Sunday, December 27, 2009

Mini-Review: The Collected Doug Wright: Canada's Master Cartoonist

This handsome book, lovingly edited and designed by the cartoonist Seth and Brad Mackay, collects the first years of Canadian cartoonist Doug Wright's wordless strip Nipper(also sometimes known as "Doug Wright's Family"), as well as magazine covers and illustrations and other work from the cartoonist. There is also a long, introductory essay by Mackay detailing Wright's life and career. The first of two volumes, the editors are very obviously making the case for Wright as one of the most important and under appreciated Canadian cartoonists. Does the work itself hold up to the lavish presentation? In a word: Yes.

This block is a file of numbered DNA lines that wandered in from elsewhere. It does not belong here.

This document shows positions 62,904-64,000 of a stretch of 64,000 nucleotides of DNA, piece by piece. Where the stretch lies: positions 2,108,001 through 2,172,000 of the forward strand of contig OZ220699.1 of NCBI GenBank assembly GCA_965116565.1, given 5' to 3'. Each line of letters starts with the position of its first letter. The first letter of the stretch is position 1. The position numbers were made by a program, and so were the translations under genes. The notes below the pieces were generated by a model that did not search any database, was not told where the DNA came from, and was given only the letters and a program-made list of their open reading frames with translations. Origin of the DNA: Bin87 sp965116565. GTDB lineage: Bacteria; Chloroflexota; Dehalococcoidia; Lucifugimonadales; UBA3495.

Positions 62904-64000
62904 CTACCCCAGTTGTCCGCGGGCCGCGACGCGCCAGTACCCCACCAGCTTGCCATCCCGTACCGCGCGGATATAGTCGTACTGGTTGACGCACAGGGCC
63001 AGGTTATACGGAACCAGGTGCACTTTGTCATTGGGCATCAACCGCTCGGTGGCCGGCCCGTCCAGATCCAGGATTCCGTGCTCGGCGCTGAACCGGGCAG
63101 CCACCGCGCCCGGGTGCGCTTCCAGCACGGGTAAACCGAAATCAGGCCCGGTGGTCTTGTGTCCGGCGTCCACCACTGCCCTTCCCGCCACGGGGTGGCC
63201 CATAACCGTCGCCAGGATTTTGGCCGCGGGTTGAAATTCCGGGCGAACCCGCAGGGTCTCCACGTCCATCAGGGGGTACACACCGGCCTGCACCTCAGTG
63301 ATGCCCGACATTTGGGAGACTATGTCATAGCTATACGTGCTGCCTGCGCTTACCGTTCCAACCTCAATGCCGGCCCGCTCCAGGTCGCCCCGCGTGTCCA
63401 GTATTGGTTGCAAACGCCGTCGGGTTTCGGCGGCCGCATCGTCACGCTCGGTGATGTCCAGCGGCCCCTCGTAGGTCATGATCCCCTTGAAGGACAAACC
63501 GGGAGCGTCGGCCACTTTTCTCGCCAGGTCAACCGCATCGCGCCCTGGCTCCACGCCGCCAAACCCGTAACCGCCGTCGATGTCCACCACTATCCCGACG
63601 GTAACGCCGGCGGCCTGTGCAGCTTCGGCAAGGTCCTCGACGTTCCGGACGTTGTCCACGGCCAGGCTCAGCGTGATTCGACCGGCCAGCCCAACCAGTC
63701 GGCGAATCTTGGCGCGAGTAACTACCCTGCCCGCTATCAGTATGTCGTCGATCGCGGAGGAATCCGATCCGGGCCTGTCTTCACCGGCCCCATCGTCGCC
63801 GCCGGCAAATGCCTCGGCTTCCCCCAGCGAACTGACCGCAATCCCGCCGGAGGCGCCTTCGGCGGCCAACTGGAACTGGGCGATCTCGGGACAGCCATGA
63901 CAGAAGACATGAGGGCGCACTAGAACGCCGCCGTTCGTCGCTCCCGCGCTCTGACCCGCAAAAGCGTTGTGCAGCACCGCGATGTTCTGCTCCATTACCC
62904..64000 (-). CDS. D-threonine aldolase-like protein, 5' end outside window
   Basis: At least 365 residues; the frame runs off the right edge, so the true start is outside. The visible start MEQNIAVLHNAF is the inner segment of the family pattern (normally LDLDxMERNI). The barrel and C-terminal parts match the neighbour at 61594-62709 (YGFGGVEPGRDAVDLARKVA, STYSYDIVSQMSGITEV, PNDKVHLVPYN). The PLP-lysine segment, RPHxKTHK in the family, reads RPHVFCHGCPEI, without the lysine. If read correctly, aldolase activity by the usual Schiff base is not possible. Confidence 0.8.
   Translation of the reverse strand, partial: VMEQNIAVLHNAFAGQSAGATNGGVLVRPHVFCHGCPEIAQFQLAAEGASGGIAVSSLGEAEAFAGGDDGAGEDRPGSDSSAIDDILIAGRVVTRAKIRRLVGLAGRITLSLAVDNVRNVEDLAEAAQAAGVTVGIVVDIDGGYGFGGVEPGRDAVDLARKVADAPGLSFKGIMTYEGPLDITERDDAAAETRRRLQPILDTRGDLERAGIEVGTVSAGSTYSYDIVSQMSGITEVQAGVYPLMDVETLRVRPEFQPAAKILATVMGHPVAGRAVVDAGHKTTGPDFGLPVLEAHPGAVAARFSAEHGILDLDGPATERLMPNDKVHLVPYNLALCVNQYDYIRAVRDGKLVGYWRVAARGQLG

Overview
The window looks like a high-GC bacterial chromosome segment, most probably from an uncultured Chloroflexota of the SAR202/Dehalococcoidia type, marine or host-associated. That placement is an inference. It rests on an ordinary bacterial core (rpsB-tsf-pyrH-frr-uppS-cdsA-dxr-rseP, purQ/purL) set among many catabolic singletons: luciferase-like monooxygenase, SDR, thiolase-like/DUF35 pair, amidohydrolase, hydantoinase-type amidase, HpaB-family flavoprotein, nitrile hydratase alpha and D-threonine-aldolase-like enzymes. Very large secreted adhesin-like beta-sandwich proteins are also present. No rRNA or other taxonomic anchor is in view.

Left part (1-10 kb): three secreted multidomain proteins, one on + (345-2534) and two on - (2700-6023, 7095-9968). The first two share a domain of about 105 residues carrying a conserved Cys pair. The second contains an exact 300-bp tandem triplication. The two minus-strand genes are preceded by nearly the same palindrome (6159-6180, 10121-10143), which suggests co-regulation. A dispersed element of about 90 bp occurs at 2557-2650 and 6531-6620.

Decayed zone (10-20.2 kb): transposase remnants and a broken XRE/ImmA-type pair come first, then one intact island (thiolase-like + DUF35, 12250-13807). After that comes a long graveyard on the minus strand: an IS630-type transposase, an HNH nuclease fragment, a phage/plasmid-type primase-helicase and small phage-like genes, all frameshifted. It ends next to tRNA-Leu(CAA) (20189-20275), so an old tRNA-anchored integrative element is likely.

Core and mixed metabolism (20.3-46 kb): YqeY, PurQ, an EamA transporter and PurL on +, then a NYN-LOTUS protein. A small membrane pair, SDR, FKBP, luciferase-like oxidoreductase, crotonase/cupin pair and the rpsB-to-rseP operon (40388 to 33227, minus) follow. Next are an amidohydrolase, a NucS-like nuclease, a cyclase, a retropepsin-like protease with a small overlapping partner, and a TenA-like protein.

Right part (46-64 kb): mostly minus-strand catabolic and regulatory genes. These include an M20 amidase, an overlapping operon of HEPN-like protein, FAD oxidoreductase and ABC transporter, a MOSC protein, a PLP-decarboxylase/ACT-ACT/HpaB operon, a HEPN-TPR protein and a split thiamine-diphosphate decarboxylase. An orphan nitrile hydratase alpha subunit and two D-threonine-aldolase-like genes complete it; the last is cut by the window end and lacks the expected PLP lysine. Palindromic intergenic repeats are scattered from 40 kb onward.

While the Nipper strip does not contain the depth or complexity of the all time great comic strips like Charles Schulz's Peanuts or George Herriman's Krazy Kat, it is nevertheless a gorgeously drawn (sometimes jaw-droppingly so) and oftentimes very funny and sharply observed series of cartoons. The closest comparison to an American cartoonist I can come up with is Hank Ketcham and his work on Dennis the Menace, a strip wherein the elegant line work is valued over the relatively thin and unremarkable gag work and characterization. But Wright is actually funnier than Ketcham, I think, and as the strip progresses over the course of this first volume, Wright brings the world of Nipper and his family to vivid and evocative life, creating a real and tangible sense of a specific time and place through his mastery of line and remarkable drawing ability. I really liked reading these cartoons, and look forward to the second volume as the completion of this worthy and important archival project.


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